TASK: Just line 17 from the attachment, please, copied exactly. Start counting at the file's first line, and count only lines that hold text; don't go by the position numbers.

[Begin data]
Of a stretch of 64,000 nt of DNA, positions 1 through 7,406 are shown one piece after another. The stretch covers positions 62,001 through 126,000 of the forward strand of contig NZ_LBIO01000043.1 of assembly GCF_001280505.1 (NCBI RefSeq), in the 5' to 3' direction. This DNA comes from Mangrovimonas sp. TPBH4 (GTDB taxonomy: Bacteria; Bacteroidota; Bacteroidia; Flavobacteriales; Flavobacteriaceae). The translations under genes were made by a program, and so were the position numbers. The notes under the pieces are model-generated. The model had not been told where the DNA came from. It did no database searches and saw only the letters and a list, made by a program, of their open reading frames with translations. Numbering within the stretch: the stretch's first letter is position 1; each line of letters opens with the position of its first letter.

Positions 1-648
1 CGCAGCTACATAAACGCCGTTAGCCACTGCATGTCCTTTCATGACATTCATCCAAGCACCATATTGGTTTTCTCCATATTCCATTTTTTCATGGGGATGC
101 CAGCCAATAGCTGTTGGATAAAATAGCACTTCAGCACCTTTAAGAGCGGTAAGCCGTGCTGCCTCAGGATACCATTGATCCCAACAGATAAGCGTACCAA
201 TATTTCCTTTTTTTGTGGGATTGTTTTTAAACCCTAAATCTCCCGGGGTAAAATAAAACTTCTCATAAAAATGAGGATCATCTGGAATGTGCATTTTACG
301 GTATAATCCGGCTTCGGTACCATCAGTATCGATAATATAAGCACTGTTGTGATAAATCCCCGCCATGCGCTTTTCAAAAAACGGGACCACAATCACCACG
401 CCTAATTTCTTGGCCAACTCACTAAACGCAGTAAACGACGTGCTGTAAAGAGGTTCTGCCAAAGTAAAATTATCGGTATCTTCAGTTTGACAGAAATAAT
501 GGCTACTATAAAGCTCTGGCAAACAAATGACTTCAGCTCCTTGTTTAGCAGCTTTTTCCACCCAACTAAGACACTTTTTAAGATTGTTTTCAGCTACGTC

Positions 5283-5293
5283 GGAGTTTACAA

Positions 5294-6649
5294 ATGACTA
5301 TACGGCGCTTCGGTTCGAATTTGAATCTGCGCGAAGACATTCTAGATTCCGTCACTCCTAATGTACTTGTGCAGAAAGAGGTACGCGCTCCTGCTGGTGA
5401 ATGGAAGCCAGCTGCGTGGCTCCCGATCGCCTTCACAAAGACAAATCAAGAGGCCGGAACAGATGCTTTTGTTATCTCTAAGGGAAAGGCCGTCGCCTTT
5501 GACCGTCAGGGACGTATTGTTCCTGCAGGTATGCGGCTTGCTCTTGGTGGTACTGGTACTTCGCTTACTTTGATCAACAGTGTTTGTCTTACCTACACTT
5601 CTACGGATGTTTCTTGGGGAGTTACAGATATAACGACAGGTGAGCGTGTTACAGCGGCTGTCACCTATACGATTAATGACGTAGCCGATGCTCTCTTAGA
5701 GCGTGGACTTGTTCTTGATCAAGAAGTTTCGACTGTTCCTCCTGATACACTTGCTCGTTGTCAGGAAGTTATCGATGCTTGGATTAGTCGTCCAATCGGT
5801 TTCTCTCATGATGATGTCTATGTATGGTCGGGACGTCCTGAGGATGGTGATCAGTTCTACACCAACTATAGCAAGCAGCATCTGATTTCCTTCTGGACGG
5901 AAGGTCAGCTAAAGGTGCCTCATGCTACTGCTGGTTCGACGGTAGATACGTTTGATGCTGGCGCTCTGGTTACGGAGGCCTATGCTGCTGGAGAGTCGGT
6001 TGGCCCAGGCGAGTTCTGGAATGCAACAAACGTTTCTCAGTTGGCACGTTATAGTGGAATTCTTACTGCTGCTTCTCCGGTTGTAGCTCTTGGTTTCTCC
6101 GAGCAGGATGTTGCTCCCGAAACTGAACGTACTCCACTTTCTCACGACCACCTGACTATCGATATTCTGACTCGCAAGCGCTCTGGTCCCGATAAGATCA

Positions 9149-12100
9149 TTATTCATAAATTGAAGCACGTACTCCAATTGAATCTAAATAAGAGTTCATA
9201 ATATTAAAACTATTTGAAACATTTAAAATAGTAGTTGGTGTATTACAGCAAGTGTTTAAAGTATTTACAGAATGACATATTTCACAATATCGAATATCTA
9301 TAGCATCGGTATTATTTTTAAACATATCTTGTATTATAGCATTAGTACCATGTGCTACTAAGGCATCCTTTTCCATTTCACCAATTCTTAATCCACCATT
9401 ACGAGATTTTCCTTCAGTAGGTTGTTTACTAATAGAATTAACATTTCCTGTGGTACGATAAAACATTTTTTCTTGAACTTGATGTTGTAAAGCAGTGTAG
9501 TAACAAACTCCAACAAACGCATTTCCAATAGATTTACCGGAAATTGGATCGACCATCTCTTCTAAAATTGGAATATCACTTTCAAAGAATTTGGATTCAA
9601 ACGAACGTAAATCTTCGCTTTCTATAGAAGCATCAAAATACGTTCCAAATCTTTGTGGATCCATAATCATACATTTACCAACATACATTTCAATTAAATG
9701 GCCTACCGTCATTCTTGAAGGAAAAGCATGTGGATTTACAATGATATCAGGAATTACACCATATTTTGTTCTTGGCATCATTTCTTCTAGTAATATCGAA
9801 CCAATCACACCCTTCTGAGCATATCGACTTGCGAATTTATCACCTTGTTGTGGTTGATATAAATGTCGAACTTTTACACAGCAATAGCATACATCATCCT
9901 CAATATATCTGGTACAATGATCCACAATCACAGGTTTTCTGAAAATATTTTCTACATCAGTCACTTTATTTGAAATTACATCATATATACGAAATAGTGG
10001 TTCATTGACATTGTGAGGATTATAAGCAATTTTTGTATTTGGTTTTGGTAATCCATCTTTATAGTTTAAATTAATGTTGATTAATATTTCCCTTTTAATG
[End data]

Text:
5701 GCGTGGACTTGTTCTTGATCAAGAAGTTTCGACTGTTCCTCCTGATACACTTGCTCGTTGTCAGGAAGTTATCGATGCTTGGATTAGTCGTCCAATCGGT